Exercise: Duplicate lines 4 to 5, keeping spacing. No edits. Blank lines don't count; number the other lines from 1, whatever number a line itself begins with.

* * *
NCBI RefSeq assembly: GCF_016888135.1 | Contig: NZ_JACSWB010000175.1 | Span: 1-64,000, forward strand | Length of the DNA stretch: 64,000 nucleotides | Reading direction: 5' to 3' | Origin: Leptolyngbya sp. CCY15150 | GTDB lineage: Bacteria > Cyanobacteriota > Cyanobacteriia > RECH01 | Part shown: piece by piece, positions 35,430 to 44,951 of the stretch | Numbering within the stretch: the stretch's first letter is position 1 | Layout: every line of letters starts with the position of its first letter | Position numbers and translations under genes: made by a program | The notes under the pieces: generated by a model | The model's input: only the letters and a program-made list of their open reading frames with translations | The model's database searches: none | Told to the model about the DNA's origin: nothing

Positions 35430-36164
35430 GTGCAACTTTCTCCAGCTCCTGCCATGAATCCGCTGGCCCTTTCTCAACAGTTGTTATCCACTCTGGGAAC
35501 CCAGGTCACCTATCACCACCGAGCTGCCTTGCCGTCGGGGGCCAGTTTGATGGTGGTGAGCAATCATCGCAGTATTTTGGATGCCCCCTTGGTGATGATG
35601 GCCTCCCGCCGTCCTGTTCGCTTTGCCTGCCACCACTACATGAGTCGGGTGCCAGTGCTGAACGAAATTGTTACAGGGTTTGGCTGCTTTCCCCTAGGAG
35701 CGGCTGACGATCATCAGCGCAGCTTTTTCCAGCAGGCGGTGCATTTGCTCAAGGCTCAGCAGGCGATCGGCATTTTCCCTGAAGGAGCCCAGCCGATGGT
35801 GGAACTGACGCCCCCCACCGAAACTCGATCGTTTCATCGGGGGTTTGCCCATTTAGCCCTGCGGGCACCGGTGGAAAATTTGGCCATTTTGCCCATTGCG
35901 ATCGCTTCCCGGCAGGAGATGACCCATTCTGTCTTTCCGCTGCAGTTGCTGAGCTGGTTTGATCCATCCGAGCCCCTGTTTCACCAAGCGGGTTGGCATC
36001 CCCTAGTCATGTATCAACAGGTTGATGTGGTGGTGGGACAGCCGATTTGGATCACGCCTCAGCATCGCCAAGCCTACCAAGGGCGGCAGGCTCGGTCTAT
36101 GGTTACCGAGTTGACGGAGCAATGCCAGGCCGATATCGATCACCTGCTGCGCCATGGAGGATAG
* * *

35501 CCAGGTCACCTATCACCACCGAGCTGCCTTGCCGTCGGGGGCCAGTTTGATGGTGGTGAGCAATCATCGCAGTATTTTGGATGCCCCCTTGGTGATGATG
35601 GCCTCCCGCCGTCCTGTTCGCTTTGCCTGCCACCACTACATGAGTCGGGTGCCAGTGCTGAACGAAATTGTTACAGGGTTTGGCTGCTTTCCCCTAGGAG